In November 2016, as Cuban revolutionary Fidel Castro lay on his deathbed in Havana, eccentric billionaire Donald Trump was elected as the 45th President of the United States, ushering a global shift in the very way of doing politics.
With constant use of misinformation and discrediting the established media, Trump ruled on social networks, using the platform to carve out his own favorable narratives and attack adversaries with his brash style of internal and foreign policy.
Trump’s rise to power inspired a number of similarly boorish politicians around the globe, none more so than Brazil’s Jair Bolsonaro. Looking on as Trump entered the White House, with his apparent free rein over the country, furthering violent discourse and poo-pooing all of his critics as “fake news,” surely made Jair Bolsonaro sit up and take notice. If someone like Donald Trump could become president in the U.S., why couldn’t he do the same in Brazil?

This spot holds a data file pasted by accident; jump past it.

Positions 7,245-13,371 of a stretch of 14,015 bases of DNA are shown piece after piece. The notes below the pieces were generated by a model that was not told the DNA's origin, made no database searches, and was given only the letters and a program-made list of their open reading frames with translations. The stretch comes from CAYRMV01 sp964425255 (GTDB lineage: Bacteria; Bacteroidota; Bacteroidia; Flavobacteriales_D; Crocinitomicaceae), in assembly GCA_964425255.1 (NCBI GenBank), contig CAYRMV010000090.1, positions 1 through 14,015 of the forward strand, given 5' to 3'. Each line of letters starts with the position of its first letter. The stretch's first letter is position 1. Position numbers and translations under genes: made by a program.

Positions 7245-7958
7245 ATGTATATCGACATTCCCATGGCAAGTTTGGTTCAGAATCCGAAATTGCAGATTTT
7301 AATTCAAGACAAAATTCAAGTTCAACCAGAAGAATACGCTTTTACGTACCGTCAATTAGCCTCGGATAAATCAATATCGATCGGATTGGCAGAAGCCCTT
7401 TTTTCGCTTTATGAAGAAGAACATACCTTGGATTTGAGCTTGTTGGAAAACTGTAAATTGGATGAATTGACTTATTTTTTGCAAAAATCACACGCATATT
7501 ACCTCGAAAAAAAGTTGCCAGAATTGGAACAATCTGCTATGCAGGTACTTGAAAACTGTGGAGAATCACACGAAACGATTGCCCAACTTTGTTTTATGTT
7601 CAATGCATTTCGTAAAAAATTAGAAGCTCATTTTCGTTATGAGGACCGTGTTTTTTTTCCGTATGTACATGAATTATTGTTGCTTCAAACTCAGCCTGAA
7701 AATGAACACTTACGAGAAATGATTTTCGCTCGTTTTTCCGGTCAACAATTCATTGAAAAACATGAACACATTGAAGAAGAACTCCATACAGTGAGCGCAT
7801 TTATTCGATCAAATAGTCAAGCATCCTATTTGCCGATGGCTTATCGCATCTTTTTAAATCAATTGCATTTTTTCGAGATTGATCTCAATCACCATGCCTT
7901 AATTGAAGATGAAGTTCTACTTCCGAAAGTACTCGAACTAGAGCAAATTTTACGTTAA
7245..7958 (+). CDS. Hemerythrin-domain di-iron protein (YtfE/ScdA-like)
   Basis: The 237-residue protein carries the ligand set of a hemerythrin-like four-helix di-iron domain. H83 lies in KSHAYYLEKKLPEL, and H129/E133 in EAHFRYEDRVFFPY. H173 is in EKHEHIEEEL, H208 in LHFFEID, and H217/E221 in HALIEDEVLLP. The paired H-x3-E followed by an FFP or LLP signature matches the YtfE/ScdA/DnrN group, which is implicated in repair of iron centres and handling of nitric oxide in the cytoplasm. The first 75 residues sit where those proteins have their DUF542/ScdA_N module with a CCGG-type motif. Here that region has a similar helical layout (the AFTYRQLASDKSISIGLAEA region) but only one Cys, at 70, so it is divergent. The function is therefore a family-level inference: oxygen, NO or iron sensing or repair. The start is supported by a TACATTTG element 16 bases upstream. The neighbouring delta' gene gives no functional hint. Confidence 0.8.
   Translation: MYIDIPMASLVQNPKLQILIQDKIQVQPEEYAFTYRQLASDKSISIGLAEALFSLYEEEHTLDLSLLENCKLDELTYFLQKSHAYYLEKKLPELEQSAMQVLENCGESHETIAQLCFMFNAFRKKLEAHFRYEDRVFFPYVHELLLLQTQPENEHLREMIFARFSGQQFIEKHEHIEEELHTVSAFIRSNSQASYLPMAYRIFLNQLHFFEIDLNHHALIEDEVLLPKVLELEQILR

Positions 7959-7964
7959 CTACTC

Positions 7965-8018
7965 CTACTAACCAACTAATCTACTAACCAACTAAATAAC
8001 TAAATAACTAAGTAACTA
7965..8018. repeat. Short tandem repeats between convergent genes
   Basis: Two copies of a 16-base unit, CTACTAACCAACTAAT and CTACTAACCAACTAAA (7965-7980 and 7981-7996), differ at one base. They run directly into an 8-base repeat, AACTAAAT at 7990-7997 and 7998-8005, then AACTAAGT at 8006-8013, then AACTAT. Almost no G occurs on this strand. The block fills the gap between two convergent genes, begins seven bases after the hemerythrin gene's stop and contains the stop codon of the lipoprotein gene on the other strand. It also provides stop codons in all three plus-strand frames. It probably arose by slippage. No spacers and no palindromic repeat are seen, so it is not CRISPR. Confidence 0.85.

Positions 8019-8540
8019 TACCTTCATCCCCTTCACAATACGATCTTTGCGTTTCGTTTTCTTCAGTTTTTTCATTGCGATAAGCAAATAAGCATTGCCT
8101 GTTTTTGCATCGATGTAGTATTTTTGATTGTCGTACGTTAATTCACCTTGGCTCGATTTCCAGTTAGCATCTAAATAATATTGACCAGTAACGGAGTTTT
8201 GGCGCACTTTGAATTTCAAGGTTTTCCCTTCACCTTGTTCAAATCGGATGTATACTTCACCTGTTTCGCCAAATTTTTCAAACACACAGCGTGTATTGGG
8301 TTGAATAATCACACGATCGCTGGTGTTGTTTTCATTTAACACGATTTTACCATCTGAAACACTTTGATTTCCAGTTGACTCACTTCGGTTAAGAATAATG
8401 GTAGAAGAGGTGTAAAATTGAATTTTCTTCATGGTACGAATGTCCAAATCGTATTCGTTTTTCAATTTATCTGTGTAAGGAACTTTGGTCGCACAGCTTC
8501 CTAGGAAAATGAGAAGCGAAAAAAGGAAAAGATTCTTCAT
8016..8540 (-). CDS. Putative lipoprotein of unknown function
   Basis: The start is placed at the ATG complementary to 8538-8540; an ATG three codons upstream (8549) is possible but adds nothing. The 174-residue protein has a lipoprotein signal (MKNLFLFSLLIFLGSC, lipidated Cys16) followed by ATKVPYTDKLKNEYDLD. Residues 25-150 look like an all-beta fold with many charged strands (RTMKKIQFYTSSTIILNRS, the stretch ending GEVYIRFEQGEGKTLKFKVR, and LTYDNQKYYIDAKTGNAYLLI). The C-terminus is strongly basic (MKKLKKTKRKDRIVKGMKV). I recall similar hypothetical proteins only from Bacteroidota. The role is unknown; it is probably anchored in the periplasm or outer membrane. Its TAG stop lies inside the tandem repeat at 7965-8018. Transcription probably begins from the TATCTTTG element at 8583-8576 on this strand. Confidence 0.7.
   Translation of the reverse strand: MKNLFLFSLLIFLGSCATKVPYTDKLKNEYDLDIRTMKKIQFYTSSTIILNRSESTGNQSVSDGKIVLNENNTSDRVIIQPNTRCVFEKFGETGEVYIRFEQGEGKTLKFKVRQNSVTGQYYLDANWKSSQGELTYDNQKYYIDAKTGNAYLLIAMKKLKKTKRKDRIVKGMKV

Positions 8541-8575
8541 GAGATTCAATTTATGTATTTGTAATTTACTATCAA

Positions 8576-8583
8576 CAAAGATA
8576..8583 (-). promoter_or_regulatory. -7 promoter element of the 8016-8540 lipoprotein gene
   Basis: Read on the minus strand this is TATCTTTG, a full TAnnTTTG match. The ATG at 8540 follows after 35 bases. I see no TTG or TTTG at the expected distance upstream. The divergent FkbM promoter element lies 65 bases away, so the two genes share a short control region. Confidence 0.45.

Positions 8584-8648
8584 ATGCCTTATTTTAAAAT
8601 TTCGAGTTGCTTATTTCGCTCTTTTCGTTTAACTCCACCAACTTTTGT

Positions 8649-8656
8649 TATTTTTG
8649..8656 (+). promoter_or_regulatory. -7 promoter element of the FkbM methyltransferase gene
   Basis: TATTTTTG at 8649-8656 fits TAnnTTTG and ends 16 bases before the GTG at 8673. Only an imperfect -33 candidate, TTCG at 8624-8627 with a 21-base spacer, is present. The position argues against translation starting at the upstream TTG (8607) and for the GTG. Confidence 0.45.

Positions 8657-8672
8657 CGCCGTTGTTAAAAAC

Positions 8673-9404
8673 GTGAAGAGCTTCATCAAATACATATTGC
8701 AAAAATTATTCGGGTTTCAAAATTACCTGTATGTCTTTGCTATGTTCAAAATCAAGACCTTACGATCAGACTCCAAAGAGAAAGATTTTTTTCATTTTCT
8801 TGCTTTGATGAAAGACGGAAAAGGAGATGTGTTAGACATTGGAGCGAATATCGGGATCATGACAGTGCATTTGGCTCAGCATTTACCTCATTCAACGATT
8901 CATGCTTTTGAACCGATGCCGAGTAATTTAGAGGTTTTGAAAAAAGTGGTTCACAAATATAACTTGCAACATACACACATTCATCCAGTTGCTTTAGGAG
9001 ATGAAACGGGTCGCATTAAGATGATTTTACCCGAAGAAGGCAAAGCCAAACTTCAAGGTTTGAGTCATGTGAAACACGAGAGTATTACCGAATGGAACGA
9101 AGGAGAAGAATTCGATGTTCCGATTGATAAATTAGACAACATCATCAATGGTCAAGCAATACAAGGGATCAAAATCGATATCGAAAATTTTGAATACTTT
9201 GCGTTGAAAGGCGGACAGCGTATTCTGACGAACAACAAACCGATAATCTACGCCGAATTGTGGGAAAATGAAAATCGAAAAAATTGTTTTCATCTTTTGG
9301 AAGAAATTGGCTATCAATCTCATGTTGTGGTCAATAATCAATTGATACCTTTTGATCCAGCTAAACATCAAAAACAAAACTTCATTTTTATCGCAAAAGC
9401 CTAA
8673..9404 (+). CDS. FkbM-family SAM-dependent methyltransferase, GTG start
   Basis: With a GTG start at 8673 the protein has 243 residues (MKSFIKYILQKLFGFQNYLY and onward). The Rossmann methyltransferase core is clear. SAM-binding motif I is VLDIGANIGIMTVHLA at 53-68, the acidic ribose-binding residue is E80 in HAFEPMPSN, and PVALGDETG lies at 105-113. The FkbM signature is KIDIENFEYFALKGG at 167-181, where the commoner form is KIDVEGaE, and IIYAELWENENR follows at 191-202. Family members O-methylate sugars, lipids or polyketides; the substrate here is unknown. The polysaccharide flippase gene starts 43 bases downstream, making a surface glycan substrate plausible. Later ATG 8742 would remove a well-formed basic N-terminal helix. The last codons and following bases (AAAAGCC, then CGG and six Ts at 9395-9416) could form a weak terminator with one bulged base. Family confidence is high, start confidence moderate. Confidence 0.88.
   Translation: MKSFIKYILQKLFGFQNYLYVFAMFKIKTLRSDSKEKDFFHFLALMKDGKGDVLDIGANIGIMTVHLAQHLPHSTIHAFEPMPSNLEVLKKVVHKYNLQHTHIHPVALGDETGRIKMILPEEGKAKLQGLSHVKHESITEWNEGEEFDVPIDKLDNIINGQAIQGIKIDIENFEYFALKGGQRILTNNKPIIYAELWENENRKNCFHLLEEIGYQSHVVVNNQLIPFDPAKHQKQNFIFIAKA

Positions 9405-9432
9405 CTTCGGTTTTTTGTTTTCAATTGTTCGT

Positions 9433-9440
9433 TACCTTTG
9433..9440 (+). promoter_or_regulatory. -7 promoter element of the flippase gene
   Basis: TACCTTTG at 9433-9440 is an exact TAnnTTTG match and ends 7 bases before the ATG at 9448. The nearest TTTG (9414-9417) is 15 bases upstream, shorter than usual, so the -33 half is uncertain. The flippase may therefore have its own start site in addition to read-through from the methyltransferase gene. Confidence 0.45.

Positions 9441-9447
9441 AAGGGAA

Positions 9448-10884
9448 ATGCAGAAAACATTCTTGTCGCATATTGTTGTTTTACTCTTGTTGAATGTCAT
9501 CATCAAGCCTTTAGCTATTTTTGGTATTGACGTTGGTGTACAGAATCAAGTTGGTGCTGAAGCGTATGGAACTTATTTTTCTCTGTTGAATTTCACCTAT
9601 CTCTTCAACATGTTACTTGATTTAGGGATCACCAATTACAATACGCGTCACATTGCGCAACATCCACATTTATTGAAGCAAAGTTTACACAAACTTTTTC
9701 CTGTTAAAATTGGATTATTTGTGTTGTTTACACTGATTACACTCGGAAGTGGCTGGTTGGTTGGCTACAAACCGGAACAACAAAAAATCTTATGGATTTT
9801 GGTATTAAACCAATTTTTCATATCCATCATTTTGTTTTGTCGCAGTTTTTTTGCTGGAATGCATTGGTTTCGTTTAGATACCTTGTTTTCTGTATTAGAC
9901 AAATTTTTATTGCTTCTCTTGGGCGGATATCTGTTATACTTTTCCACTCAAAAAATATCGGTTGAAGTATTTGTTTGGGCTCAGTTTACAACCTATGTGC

It was then that the veteran congressional backbencher set about touring Brazil, drumming up support from far-right radicals, wooing the Armed Forces, and building his presidential platform. Two years later, in an election that echoed that of Donald Trump, Jair Bolsonaro won the runoff vote. The rest, as they say, is history.
Now, four years after first entering the White House, the “Trump project” has come to an end, with traditional Democrat Joe Biden being sworn in as the 46th President of the United States. For Jair Bolsonaro, more than seeing his political inspiration cast aside at the ballot box, the post-Trump era is likely to be one of diplomatic isolation for his government.
A politically orphaned Bolsonaro now looks on, perhaps uncertain about his own future.